If your town is holding elections today and you're thinking about sitting it out, let me tell you why that is a bad idea:
You're giving up your say about who leads your city. And that is the most powerful elected job around. That's right -- more important than the governor or Legislature, which get far more attention.
Your local elected officials have far more influence on your daily life. I wrote a whole column about that a couple months ago at the start of this election cycle and have reprinted part of it below.
So if you live in Apopka, Maitland, Belle Isle, Edgewood, Winter Garden or Winter Park, take some time to hit your polling place today and cast your ballot. Polls are open from 7 a.m. to 7 p.m. and you can find your polling place information here.
A reminder from my earlier column:
Governor may be Florida's highest political post, but it's not even close to the most powerful when we're talking about decisions that can make your life better or worse.
No, the most powerful people sit on your local city council — the people many of us can't name or wouldn't recognize if you sat next to them at a Magic game.
Don't believe me? Consider the following:
The city council sets your property taxes. It's rare nowadays to see a council raise property taxes, but they have the power to do it.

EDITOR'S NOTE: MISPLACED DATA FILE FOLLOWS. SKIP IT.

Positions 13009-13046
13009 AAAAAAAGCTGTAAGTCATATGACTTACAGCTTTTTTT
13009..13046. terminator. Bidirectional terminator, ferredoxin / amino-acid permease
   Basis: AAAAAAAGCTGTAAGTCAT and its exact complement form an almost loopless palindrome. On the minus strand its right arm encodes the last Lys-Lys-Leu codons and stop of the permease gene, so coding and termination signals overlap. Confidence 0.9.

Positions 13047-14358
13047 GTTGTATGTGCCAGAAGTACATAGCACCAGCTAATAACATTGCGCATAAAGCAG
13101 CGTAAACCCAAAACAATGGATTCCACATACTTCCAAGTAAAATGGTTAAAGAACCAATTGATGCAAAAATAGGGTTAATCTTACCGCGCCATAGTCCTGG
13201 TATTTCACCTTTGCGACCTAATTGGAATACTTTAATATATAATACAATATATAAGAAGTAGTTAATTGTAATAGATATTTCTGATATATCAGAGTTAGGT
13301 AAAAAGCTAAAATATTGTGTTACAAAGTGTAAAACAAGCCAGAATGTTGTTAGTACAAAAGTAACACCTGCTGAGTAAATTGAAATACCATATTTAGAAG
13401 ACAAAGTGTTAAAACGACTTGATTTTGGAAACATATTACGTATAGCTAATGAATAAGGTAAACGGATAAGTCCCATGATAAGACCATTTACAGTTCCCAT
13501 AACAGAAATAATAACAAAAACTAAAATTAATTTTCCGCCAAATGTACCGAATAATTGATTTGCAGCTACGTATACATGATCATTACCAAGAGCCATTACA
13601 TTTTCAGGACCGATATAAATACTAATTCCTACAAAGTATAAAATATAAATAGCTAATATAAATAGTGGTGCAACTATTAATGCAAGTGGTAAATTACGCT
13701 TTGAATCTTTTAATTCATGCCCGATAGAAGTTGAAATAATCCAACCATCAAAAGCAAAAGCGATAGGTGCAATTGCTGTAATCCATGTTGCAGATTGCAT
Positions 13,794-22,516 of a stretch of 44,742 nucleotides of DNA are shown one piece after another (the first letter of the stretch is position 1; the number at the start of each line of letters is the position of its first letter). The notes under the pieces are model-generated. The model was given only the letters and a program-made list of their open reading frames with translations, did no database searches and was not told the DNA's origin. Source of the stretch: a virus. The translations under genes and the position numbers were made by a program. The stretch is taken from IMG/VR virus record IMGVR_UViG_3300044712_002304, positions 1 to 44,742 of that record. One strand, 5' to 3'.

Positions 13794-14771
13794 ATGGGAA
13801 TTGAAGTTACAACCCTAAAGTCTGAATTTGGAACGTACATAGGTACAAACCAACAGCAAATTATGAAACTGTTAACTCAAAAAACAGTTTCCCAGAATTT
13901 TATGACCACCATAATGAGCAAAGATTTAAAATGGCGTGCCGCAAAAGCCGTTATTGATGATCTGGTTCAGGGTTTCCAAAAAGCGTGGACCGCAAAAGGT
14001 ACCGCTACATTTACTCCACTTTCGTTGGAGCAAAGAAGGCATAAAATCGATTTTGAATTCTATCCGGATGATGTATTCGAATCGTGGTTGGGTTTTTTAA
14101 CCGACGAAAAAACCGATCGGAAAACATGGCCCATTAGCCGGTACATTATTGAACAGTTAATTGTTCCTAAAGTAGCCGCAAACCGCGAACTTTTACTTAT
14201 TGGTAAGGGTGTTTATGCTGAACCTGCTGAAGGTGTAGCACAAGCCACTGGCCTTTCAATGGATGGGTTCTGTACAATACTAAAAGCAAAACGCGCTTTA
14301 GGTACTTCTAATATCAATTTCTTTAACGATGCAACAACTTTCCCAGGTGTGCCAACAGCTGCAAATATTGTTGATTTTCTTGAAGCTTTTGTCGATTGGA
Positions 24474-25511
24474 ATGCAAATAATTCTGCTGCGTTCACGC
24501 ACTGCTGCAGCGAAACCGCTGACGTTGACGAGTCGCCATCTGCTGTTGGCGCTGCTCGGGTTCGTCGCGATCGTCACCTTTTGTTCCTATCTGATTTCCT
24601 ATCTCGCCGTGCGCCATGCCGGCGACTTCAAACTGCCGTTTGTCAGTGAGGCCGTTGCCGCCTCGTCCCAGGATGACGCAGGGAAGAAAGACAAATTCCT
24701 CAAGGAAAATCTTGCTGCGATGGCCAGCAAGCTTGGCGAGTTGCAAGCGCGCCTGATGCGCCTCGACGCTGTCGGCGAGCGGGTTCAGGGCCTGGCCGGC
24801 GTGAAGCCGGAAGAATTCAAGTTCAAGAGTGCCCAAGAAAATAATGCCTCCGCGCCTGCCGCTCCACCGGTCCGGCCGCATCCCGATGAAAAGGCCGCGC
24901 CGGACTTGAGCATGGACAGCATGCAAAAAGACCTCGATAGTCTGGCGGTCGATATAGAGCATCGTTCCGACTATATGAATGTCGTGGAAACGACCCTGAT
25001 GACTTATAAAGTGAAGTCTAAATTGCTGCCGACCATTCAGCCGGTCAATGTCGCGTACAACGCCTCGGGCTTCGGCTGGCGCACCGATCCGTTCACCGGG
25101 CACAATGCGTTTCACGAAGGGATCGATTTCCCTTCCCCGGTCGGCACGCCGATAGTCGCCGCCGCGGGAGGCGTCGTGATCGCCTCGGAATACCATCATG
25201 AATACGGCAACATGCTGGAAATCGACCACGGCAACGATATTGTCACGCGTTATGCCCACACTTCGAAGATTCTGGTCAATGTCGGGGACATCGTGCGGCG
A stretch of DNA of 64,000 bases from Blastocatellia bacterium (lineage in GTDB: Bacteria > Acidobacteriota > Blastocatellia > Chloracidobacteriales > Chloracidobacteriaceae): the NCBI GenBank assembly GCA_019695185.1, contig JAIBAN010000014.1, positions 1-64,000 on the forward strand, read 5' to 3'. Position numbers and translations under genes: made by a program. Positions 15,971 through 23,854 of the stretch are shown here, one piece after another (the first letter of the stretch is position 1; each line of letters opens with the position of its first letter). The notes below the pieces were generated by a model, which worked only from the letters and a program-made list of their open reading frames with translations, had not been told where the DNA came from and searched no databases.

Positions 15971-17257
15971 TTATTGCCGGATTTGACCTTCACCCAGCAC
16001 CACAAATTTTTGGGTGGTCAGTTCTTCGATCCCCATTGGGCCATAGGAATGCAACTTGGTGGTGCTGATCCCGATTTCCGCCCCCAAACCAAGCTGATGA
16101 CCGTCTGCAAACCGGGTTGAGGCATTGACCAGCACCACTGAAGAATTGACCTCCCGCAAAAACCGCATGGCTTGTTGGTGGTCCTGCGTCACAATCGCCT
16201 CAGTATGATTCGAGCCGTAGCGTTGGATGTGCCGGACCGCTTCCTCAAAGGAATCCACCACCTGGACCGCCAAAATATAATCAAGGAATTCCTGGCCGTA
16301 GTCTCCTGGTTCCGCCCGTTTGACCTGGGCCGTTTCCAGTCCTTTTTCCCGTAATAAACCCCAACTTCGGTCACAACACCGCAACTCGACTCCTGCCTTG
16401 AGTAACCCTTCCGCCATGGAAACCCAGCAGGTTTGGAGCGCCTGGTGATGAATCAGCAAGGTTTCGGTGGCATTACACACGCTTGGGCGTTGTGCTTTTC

If you want to pull a permit to renovate your home or repair a plumbing problem, how much you pay (and how easy or difficult it is to follow the process) is all determined by the council.
Traffic. The governor oversees the state Department of Transportation. That's a big deal because the DOT decides when and where to widen state roads and highways, build overpasses and invest in transit such as SunRail.
But, when it comes to your daily commute, the city council can be just as powerful. Council members set the budget for local road projects and influence everything from whether an intersection should have a traffic light or a roundabout to how many lanes the road outside your subdivision has.
And don't forget, local elected officials also dictate if a town will have red-light cameras and how high the fee will be for violators.
Quality of life. This is a biggie when it comes to city councils. The governor can do a lot of things, but he isn't going to build a splash pad for your kids at the local park or organize an outdoor movie in the town plaza.
Council members can influence everything from whether time and money is spent to try to revive a dreary downtown to whether parks need new playgrounds.
They set the tone for how welcoming a city is for art festivals, farmers markets and other events.
And your council can bring misery just as easy as it can the fun stuff. A city's elected officials decide if land near your house will be rezoned for a gas station or an building. They choose where the landfills go and which neighborhood gets the next park.
Final authority. The Legislature acts as a check (at least, theoretically) on the governor. The governor can veto laws, but also can be overruled by two-thirds of the Legislature.
There isn't another branch of government keeping tabs on the city council. You can always sue the council if you disagree with a decision, but that takes considerable time and money.
It's much easier to pay attention to elections, decide who you think will do the best job and vote.